August 22, 2016

Demystifying employment theory and policy

Comment on Adair Turner on ‘Demystifying Monetary Finance’

Blog-Reference

Walrasian, Keynesian, Marxian, and Austrian economists are groping in the dark with regard to the two most important features of the market economy: the price mechanism and the profit mechanism. The fault lies in the fact that economists argue from false premises, that is, Walrasianism in all shapes and forms (DSGE, RBC, AD/AS etc.) argues from unacceptable microfoundations, and Keynesianism in all shapes and forms argues from false macrofoundations (2011). To get out of failed economics requires nothing less than a paradigm shift.

In the following a sketch of the formally and empirically correct employment theory is given. A rather elementary version of the objective structural employment equation (2012) is shown on Wikimedia.

From this equation follows inter alia:
(i) An increase of the expenditure ratio rhoE leads to higher employment (the letter rho stands for ratio). An expenditure ratio rhoE greater than 1 indicates credit expansion, a ratio rhoE less than 1 indicates credit contraction.
(ii) Increasing investment expenditures I exert a positive influence on employment, a slowdown of growth does the opposite.
(iii) An increase of the factor cost ratio rhoF=W/PR leads to higher employment.

The complete AND testable employment equation is a bit longer and contains in addition profit distribution, public deficit spending, and import/export.

Items (i) and (ii) cover Keynes’s arguments about aggregate demand, which have been commonsensically right but formally defective. More precisely, Keynes’s multiplier is provable false (see 2012). The factor cost ratio rhoF as defined in (iii) embodies the price mechanism which works very different from what the representative economist falsely assumes. As a matter of fact, overall employment (in the world economy or a closed national economy) INCREASES if the average wage rate W INCREASES relative to average price P and productivity R.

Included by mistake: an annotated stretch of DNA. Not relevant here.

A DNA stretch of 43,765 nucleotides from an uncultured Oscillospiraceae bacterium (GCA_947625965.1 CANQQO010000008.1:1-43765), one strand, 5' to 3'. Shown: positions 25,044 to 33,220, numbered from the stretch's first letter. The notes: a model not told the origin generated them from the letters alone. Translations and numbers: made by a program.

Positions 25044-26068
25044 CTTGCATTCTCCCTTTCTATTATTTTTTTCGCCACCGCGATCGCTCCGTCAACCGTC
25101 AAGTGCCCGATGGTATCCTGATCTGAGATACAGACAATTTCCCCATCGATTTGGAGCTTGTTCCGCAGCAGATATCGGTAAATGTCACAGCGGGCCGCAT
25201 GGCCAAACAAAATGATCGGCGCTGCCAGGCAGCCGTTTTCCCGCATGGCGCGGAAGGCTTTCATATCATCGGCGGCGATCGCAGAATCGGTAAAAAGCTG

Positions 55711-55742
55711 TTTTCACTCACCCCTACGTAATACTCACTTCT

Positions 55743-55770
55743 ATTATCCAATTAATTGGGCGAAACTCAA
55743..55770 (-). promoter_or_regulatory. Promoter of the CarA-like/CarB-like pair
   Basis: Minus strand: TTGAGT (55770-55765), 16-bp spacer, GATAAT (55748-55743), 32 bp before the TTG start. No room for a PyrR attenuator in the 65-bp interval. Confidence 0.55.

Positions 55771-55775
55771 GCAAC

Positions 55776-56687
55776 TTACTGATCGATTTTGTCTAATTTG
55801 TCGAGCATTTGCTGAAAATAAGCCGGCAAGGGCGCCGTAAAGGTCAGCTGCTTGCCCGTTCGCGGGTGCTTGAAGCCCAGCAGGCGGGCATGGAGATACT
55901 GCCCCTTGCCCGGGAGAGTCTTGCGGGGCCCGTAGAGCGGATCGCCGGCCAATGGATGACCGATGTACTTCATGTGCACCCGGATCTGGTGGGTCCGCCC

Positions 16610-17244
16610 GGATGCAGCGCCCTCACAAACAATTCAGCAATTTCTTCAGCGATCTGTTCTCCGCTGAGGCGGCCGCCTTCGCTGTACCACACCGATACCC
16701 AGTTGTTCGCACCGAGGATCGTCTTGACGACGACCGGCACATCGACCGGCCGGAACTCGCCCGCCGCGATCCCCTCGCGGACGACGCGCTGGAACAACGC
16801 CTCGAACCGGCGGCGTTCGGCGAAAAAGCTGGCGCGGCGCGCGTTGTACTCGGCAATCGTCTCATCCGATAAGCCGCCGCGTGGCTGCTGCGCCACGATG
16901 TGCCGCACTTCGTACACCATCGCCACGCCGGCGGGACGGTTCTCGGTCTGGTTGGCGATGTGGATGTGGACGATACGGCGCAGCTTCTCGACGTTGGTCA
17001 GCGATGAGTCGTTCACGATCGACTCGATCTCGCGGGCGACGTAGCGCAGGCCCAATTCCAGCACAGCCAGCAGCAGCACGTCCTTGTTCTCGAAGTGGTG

For the relationship between real wage, productivity, profit and real shares see (2015, Sec. 10).

So, in simple terms, full employment (in any definition) can be achieved by increasing overall demand (expenditure ratio, investment expenditures etc.) or by INCREASING the average wage rate or by a combination of the two.

The Keynesian approach is macrofounded but incomplete because Keynes had no deeper understanding of the price and profit mechanism. Both, the Walrasian and Keynesian approaches have produced counterproductive policy advice. Unemployment is ultimately the result of theory failure.

The arguments for helicopter money are covered with items (i) and (ii). What has been overlooked so far is that deficit spending (with or without helicopter money) has massive distributional effects. Roughly speaking, the household sector’s and public sector’s deficits reappear one-to-one as monetary profit of the business sector (2015). Ultimately, helicopter money is a free lunch for the business sector.

The employment equation suggests a better way to full employment. The factor cost ratio rhoF translates roughly into the policy recipe (for a closed national economy): if the central bank wants an average inflation rate of, say, 2 percent and the average productivity growth is, say, 1.5 percent then the average wage rate must rise with 3.5 percent until full employment is established. The crucial point is that by using the price mechanism the known drawbacks of deficit spending/helicopter money are greatly reduced.

Egmont Kakarot-Handtke


References
E.K-H (2015). Keynesianism as ultimate profit machine. Blog post. URL
Kakarot-Handtke, E. (2011). Why Post Keynesianism is Not Yet a Science. SSRN Working Paper Series, 1966438: 1–20. URL
Kakarot-Handtke, E. (2012). Keynes’s Employment Function and the Gratuitous Phillips Curve Desaster. SSRN Working Paper Series, 2130421: 1–19. URL
Kakarot-Handtke, E. (2015). Major Defects of the Market Economy. SSRN Working Paper Series, 2624350: 1–40. URL